April 07, 2017: When you’re only 22 years old and already have multiple victories on the European Tour, making a double bogey at the last hole of the first round on a difficult day for scoring isn’t the end of the world. That certainly was Matthew Fitzpatrick ’s attitude Thursday afternoon at the Masters where, despite a 6 on the par-4 18th hole, he shot 71 at Augusta National to put himself in good position.
“Yeah, it’s a solid day, really,” Fitzpatrick said. “It’s easy to place yourself out of it on a day like today. You come in with a 78 or 79 and before you know it, you’re battling to make the cut and compete.”
Fitzpatrick, who in 2013 became the first Englishman to win the U.S. Amateur since Harold Hilton in 1911, was in no danger of shooting an awful score Thursday. He birdied Nos. 8 and 9 to play the first nine in 35. Birdies at the 10th, 14th (where he chipped in) and 15th holes put him in the lead.
He made a par on No. 17 despite a poor drive into the trees on the left, but he wasn’t as fortunate on No. 18, where he likes to hit his tee shot from the far right side of the chute-like tee.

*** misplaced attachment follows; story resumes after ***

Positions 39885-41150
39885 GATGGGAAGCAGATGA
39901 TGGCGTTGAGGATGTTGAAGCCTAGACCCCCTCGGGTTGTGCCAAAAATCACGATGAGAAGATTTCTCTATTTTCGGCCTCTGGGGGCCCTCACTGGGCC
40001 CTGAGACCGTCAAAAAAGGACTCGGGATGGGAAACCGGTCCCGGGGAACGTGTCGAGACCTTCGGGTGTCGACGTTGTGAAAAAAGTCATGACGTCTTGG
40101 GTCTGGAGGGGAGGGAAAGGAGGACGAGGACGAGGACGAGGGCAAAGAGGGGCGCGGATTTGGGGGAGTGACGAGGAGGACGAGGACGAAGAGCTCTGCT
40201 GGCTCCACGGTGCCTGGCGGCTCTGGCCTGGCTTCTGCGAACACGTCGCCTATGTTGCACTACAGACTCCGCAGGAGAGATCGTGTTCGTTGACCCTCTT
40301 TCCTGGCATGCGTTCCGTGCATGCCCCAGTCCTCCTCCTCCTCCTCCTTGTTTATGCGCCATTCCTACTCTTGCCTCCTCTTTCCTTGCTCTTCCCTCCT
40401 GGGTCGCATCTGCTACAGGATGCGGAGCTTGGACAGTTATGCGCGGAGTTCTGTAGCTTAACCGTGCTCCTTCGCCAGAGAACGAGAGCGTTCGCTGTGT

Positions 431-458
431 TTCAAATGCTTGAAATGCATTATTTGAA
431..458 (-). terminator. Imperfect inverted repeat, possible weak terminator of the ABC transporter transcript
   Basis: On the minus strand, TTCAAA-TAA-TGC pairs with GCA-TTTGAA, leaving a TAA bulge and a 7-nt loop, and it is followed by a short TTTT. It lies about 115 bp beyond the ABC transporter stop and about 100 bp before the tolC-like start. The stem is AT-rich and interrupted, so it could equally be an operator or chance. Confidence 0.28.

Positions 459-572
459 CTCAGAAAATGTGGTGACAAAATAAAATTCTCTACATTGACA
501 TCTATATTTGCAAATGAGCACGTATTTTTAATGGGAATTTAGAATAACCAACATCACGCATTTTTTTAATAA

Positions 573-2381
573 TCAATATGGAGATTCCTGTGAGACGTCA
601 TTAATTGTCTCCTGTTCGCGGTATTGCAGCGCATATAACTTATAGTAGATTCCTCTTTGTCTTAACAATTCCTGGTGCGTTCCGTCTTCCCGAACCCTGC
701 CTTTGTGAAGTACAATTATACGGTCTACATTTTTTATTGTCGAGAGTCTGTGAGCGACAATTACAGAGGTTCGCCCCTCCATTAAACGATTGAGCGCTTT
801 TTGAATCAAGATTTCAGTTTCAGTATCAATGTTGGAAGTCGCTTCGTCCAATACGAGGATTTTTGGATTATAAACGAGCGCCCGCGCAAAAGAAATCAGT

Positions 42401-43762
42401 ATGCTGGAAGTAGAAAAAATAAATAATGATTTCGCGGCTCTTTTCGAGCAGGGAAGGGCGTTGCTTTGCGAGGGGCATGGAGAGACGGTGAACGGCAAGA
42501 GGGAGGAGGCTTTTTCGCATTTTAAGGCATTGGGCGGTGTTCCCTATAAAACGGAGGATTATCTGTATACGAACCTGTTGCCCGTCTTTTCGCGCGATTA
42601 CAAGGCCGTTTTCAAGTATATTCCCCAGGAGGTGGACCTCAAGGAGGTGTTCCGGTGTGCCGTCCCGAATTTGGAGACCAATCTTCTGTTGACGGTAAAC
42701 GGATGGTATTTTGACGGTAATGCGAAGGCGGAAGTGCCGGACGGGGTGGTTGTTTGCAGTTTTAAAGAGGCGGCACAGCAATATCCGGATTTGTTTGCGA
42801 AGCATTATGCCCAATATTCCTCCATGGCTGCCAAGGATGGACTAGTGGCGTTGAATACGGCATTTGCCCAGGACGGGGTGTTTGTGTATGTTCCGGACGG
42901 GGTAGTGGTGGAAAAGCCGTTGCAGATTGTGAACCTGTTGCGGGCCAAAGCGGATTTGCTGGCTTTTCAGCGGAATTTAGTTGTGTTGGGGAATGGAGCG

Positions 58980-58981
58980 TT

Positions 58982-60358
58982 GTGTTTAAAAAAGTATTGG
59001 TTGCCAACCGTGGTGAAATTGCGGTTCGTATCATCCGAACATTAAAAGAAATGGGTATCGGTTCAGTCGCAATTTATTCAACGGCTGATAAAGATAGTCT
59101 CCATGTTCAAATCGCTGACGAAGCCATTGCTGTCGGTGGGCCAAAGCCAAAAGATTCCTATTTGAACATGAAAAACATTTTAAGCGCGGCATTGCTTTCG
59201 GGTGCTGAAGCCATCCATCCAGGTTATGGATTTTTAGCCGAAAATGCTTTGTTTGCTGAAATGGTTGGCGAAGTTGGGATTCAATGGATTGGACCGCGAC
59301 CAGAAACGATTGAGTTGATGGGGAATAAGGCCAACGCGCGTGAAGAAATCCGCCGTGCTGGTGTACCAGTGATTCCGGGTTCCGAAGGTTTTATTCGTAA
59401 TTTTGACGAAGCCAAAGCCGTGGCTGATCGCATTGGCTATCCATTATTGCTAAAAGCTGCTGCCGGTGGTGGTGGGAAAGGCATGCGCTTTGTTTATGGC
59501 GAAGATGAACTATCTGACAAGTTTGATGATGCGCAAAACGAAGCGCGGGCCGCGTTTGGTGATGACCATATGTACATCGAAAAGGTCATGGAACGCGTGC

“I just didn’t really feel comfortable over the tee shot,” Fitzpatrick said. “My low one’s lower than everyone else’s, so I can actually kill someone at head high, so I didn’t feel comfortable with people sort of poking their head round. I should have backed off it and got everyone to move. So I’ll do that the rest of the week.”
His drive went quickly left, hit a tree and left him 267 yards to the front of the green. He hit his second shot into the front bunker, blasted on the green and three-putted.
Given the plot of the windy day, with puffy clouds moving across the sky like a drowsy time-lapse, the last-hole error was a misdemeanor not a felony.
“There’s no one going out there shooting an unbelievably low score,” Fitzpatrick said prior to Charley Hoffman’s 7-under 65 performance. “Obviously Thomas Pieters had it going early, but it sort of went away on the back. But I think that that’s the thing around here, you’ve just got to be so patient, and every shot you’ve got to think about it … you’ve got to always be switched on.”
Fitzpatrick was thinking clearly on the par-5 15th, which played unusually tough. Jordan Spieth hit his third shot with a wedge into the pond en route to a 9. Fitzpatrick, from a similar spot, chose his 54-degree club and hit it to six feet to set up a 4.
“We discussed in the morning that we were trying to pick a club up, hit it softer, in order to control the ball flight a little easier,” Fitzpatrick said. “So that’s what we did.”